• Substitute ingredients if possible. Replace a hamburger with a chicken patty. Can I get a Boca patty on that burger? Even better! How about a portabella mushroom burger? (Seriously, the calories in a giant portabella mushroom cap are low enough to be considered negligible!)
  • Don’t drink calories. Water, sparkling water, iced tea, diet soda, these are great options. Alcohol is a double whammy – a big caloric hit on its own, and I’m likely to eat more as my vigilance drops due to the effects of alcohol.
  • Split my dessert. What? You thought I would skip dessert? Almost never. Life can’t be all control and restriction! But, I haven’t had a whole dessert to myself in years. I always split dessert with my husband. If he’s not with me (which is rare – I go out only for special occasions, and nothing is special without him) then I usually decline.

Always ask questions. Waiters, in my experience, want to bring you something you want to eat, so they’re happy to answer questions and usually to allow substitutions (roasted veggies instead of rice, for example).

This post is “Part 1” is because I am positive that the minute I post this I’ll remember about 5 other things I needed to add, so I’ll just put this up here now as “a good start”.

How do you manage your weight while eating in restaurants?

Advertisements

7 Responses to “Restaurant Eating (Part 1)”

  1. Yoko Olsgaard Says:

    This is really useful. I just got back from a business trip and was grateful to have not gained any weight. I was doing what you did, pretty much. I might have lost weight if I had skipped the alcohol! And you are right, my will power drops if I drink alcohol! What was I thinking? I guess I can just count myself lucky!

  2. Morgan Says:

    Ooh, what restaurant lets you get a small entree as an appetizer? Great idea!

    I like Sweet Tomatoes for a dinner treat. I load up a giant plate of veggies, and eat that before grazing at the higher-calorie side of the restaurant. Then I can have a wee cone of their “frozen yogurt” for dessert.

    • Laina Says:

      Kabul in Sunnyvale, some of their entrees are available as appetizers. I get the Kadu appetizer every time. yum!
      I use the same technique you do for Sweet Tomatoes. 🙂

  3. freewaydiva Says:

    We follow different food philosophies, on the surface, but many of the techniques are similar. 🙂

    I also ditch the starches and get extra veggies, and – since fried almost always equals breaded – I skip those options too. Except for periodic frîtes, because…well…because sometimes you need them.

    Rather than a cocktail, I usually have wine, and almost always stop at two glasses because that’s as much as I can drink and still get home.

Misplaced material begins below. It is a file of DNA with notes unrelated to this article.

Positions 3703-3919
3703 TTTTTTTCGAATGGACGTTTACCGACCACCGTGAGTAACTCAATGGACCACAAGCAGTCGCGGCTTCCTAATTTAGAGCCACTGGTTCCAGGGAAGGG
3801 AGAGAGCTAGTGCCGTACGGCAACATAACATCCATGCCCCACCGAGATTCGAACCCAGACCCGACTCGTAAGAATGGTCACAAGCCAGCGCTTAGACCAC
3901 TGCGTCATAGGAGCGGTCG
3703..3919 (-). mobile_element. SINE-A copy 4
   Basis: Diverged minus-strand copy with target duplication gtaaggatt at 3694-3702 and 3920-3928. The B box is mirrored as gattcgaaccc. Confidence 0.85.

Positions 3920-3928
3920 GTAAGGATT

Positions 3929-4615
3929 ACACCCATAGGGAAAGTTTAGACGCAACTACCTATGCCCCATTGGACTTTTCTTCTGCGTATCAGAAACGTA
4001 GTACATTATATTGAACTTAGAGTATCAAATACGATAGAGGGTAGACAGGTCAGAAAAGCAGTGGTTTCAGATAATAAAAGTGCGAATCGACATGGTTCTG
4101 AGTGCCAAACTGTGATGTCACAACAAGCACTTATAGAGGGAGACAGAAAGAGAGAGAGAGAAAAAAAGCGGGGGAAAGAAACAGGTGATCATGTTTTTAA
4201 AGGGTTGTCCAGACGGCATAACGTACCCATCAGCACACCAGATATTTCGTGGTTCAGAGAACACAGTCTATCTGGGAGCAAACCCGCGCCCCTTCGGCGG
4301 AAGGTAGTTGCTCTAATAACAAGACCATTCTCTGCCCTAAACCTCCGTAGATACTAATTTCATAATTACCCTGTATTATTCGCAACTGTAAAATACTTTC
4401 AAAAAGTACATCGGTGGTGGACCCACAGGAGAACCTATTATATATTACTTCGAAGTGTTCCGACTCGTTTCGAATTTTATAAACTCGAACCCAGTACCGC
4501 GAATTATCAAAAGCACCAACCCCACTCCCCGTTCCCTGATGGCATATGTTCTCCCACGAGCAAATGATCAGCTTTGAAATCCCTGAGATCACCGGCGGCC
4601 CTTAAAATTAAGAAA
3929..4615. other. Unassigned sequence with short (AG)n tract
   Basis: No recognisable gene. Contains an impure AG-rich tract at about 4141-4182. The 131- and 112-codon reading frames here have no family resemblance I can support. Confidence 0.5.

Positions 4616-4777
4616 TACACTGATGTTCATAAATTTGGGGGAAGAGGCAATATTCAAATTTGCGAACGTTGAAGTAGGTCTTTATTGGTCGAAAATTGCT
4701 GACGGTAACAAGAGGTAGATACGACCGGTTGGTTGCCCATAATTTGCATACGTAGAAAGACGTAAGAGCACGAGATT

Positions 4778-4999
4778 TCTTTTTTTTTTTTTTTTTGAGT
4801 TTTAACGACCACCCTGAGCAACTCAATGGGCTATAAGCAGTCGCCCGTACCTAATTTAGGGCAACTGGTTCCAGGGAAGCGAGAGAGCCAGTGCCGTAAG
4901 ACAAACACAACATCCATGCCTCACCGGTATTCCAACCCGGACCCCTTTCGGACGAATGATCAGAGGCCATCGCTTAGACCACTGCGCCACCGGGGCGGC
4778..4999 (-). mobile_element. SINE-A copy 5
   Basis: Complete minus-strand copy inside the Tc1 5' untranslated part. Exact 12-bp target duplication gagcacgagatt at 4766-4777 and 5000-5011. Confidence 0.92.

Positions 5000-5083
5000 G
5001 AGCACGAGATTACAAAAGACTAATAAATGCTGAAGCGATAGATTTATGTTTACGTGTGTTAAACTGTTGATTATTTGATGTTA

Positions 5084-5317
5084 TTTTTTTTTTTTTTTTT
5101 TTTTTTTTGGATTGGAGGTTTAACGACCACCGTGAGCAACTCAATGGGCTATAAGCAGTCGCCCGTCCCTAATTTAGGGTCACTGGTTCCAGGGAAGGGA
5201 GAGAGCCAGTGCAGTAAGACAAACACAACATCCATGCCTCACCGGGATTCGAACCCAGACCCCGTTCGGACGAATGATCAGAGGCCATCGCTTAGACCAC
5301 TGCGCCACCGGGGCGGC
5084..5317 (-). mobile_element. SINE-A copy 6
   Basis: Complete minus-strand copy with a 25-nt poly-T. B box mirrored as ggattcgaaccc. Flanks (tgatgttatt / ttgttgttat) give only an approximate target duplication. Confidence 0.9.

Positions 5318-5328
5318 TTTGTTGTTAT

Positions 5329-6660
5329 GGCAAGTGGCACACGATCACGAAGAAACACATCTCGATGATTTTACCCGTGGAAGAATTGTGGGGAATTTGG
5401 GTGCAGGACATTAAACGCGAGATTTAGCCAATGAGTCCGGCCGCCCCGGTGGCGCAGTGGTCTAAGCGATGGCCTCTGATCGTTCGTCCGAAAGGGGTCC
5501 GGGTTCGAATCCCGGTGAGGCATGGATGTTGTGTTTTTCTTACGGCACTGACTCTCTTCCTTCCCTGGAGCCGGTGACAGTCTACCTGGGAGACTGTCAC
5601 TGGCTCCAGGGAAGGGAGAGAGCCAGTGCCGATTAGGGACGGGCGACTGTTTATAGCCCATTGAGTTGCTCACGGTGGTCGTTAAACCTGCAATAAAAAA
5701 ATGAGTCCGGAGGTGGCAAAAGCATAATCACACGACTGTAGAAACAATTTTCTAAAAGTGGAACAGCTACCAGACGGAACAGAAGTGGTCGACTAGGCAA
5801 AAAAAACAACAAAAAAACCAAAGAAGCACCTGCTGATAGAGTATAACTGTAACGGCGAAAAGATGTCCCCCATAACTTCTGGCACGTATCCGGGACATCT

I skim the dessert menu and if it’s something that I absolutely love, rarely get, and really want, I’ll have it (I’m looking at you, Pot du crème). Otherwise, I’ll go for a sorbet or a cheese/fruit plate, or just skip it. Sweets don’t have the same attraction for me that they used to, since I don’t eat a lot of sugar in general any more.

    Avoiding baskets of bread or chips is pretty easy, since I generally eschew all grains. Waiters are happy to take those things away if you tell them right away that you’re not going to eat them – no one wants to waste food. Then they aren’t even a temptation! And I don’t go to sports bars.

    I’m less concerned with fats/butter/oils, but avoid things swimming in them. My go-to option in the face of a bunch of fried/grainy/other-stuff-I-don’t-eat is to get a Caesar with protein (chicken/fish/shellfish), and hold the crutons. Nearly everyone has a version of that on the menu, so I rarely go hungry.

  4. RM Says:

    I almost never need to go to restaurants, but it sometimes happens when traveling conferences that we eat in a restaurant as a group for lunch. When this happens I put half of the food they give me into a plastic container before I even start eating–this has several advantages.

    1) it is easier to estimate how much food I have just been given, because I know how large the container (which I bring from home) is–estimating the amount of food when it is spread out on a large plate isn’t as easy.

    2) I now have my next meal prepared and ready to eat when *I* want it, rather than waiting until an official time (if I eat as soon as I get hungry I find it easier to stop when I have had a reasonable amount–if I stay hungry for quite a while before I get to eat I will eat much more when food is finally available).

    3) I don’t have to think *while* I am eating and talking with colleagues about whether or not I have had enough to eat yet–by putting away the extra first I can eat by the rule mom gave us when I was little “clean your plate”, without doing any damage.

  5. Travel and Weight Management, Part 2: Business Travel | Keeping Off 200 Pounds Says:

    […] at the end of the day you’ll probably have to find a restaurant for dinner. Here are some guidelines to use when eating in restaurants, because there’s just no avoiding […]


Leave a Reply

Fill in your details below or click an icon to log in:

WordPress.com Logo

You are commenting using your WordPress.com account. Log Out / Change )

Twitter picture

You are commenting using your Twitter account. Log Out / Change )

Facebook photo

You are commenting using your Facebook account. Log Out / Change )

Google+ photo

You are commenting using your Google+ account. Log Out / Change )

Connecting to %s

%d bloggers like this: